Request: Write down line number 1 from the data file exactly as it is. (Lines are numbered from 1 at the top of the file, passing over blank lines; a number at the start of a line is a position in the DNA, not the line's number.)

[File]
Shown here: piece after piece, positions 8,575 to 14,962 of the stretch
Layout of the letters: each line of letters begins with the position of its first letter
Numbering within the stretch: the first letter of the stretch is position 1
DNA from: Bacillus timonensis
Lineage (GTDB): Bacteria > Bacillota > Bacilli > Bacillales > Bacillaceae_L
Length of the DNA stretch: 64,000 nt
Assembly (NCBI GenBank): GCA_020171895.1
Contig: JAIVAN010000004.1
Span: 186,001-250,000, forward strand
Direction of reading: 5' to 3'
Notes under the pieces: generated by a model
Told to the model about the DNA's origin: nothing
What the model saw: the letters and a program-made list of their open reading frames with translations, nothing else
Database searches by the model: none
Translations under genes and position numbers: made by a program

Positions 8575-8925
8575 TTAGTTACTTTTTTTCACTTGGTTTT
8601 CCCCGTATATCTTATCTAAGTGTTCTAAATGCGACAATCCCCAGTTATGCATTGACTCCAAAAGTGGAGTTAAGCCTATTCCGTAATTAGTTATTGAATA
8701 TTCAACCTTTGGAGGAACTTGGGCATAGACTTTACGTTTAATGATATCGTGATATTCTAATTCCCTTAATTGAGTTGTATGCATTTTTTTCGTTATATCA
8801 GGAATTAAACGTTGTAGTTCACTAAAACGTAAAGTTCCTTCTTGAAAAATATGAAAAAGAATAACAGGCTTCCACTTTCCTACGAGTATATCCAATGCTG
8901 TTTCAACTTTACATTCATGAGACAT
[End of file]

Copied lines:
Shown here: piece after piece, positions 8,575 to 14,962 of the stretch